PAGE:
Did God adopt Jesus? Did He adopt You?


Before addressing the theology, you need to know that there was a heresy emerging in the 8th century Spain called “adoptionism.” It was called the “hispanicus error.” Cool name for a bad heresy.

If you know your history and you guessed that Islamic influence in Spain beginning in AD 711 had something to do with this error, you would be correct. Islam holds that Jesus Christ is a mere man. If you blend that with Christianity, you might come up with “solution” to have Jesus adopted by God.

However, we know that the the Second Person of the Trinity is the Divine Son of God. God the Father and God the Son are consubstantial. Hence, the Son is “eternally begotten” of the Father. They share the same nature.

This “hispanicus error” or “adoptionism” held that the “man Jesus” was adopted by God the Father. The problem is that Christ is ONE divine person who assumed a human nature. There is only one Jesus Christ. There are not two Jesus’ – one co-eternal with the Father and the other who was adopted – like two brothers, one natural and one adopted.

If you just said to yourself, “Dang, that sounds like the Nestorian heresy!” then pat yourself on the back. If you don’t know what Nestorianism is, please consult our “Heresy Checklist” by clicking here.

You see, Jesus is eternally the Son of God. He was not later adopted, either at His incarnation or His baptism. He has a human nature, but it is hypostatically united to His divine nature. His human nature was united – not adopted.

But what about you and me? Are we adopted?

We humans are not consubstantial with God. We are of a different nature. Saint Paul and the Catholic Church teach that we are adopted by God through Christ when we are baptized. Baptism is an adoption ceremony. We become sons and daughters of God through Christ.

Saint Paul teaches:

But when the right time came, God sent his Son, born of a woman, subject to the law. God sent him to buy freedom for us who were slaves to the law, so that he could adopt us as his very own children. And because we are his children, God has sent the Spirit of his Son into our hearts, prompting us to call out, “Abba, Father.” (Gal 4:4-6)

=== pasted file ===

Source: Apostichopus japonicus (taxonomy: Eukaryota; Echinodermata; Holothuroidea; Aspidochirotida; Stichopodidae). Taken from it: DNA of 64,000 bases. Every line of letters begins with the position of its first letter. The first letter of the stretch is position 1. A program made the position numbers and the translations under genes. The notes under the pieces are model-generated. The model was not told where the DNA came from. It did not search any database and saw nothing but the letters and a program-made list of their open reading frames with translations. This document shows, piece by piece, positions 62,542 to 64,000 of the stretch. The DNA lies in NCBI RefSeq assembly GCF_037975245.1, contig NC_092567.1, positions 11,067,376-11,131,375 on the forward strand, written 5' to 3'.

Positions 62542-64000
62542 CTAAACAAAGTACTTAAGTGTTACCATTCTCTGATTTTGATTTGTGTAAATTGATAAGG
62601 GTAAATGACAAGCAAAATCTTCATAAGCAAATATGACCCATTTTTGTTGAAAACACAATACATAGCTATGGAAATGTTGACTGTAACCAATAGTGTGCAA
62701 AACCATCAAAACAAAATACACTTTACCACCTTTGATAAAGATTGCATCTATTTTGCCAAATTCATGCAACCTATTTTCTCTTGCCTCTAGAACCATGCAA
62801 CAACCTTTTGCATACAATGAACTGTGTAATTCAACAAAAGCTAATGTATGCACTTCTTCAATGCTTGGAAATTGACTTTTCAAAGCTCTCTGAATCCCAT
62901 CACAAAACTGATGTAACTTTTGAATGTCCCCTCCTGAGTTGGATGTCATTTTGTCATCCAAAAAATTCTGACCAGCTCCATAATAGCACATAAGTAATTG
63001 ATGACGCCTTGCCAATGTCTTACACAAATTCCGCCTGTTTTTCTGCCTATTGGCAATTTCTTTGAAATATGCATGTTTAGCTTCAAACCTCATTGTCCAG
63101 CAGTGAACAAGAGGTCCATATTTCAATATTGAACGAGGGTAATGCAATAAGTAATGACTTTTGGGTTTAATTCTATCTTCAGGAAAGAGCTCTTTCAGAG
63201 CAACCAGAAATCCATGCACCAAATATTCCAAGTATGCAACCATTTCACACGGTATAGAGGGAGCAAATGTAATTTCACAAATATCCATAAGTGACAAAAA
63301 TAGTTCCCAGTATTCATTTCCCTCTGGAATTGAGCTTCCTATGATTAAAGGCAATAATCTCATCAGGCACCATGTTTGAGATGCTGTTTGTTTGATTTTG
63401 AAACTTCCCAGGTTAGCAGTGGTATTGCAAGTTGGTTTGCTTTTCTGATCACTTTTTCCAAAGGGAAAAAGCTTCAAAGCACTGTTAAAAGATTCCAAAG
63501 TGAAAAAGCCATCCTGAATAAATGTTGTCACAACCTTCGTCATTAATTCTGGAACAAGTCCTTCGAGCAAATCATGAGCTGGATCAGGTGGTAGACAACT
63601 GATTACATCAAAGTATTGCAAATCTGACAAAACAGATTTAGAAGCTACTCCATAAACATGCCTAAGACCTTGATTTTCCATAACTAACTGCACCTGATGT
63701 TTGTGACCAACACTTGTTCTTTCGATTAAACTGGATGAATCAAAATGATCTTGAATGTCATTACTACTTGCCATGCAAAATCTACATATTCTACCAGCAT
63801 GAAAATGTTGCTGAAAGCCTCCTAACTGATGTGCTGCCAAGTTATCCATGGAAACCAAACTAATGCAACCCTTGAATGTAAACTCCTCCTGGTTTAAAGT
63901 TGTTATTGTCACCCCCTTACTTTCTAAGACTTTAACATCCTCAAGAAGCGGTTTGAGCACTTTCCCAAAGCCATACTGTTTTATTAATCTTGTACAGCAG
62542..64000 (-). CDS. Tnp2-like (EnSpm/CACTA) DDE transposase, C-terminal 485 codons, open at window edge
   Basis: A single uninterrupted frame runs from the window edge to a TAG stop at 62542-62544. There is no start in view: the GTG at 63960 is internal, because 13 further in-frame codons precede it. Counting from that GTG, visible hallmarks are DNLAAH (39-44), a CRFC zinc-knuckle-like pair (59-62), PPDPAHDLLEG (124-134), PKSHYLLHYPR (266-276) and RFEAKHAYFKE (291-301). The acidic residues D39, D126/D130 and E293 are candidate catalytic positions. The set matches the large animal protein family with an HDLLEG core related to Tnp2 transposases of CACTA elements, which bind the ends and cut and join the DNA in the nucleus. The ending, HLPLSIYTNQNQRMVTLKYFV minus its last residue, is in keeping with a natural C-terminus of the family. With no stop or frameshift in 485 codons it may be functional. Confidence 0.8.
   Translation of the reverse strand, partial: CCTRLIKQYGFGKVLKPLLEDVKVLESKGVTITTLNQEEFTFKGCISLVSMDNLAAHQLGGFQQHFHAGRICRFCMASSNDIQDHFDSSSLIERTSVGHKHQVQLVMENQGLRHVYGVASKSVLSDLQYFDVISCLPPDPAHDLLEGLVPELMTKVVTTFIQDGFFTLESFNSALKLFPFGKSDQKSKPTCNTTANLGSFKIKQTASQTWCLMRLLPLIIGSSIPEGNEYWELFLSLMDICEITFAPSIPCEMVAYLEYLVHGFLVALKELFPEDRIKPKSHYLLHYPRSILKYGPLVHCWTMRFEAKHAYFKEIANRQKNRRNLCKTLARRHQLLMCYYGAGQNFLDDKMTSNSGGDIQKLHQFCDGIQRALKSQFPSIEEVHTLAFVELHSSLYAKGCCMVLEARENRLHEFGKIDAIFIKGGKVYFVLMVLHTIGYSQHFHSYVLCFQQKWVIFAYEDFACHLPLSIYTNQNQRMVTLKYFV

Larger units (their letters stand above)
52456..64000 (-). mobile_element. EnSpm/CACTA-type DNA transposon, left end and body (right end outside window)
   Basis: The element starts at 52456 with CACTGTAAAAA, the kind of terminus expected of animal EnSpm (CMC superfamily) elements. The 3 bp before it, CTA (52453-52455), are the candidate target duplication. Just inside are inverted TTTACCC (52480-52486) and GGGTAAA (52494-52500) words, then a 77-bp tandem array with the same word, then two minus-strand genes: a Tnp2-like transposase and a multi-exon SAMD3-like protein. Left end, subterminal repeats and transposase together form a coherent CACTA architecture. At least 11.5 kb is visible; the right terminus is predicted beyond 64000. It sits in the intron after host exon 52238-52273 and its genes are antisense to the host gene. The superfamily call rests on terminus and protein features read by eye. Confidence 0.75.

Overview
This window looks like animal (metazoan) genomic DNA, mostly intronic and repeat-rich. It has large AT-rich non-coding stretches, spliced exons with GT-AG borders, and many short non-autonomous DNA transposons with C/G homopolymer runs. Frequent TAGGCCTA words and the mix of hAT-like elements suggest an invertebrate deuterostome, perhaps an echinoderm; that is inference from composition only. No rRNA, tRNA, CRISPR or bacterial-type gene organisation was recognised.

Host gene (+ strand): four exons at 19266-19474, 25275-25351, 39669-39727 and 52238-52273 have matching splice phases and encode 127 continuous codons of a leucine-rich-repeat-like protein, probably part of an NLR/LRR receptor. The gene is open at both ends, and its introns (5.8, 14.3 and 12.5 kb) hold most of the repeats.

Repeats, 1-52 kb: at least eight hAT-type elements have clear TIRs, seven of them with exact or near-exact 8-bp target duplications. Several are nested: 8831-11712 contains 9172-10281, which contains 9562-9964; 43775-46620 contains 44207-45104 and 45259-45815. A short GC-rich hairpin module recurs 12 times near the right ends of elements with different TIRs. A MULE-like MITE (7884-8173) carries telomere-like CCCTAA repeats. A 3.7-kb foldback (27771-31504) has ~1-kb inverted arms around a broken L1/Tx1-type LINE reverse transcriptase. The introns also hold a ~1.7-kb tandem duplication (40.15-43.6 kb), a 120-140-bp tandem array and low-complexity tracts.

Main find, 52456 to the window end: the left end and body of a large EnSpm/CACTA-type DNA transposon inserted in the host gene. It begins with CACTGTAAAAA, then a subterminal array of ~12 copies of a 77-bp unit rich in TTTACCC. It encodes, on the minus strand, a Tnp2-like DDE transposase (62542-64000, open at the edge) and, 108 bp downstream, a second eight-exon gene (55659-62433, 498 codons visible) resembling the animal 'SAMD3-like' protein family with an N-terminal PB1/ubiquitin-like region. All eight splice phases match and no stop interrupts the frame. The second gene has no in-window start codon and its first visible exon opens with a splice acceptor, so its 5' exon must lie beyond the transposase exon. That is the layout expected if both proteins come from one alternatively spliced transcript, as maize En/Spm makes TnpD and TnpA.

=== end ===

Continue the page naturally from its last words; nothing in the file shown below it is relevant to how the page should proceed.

Christ is naturally the Son of God, and through the Son we become adopted sons. We are sons in the Son. Jesus was not adopted. We were.

We are connected to God the Father through His natural Son Jesus Christ. This is why you should be amazed when you hear that Jesus taught us to pray, “Our Father.”

Are you interested in learning more about “soteriology” (the study of salvation)? If so, please take a loo at a sample from my book The Catholic Perspective on Paul

Taylor Marshall makes an incredibly compelling argument for understanding St. Paul in light of the entire corpus of his New Testament writings. Taylor’s work is timely as it interacts with the latest Pauline scholarship, but it is also faithful to the 2000 year history of the Catholic Church, where Paul has always been understood as the defender of the one, true, Apostolic faith. Although the book engages the highest levels of Pauline studies, it is also an easy read as Taylor approaches the subject in a personal, witty, and thoroughly enjoyable manner. Most importantly, this book points beyond Paul himself as it directs the reader to the one whom this great saint lived to serve.

-Jeremy Tale, Called to Communion

Learn more about The Catholic Perspective on Paul at amazon.com.

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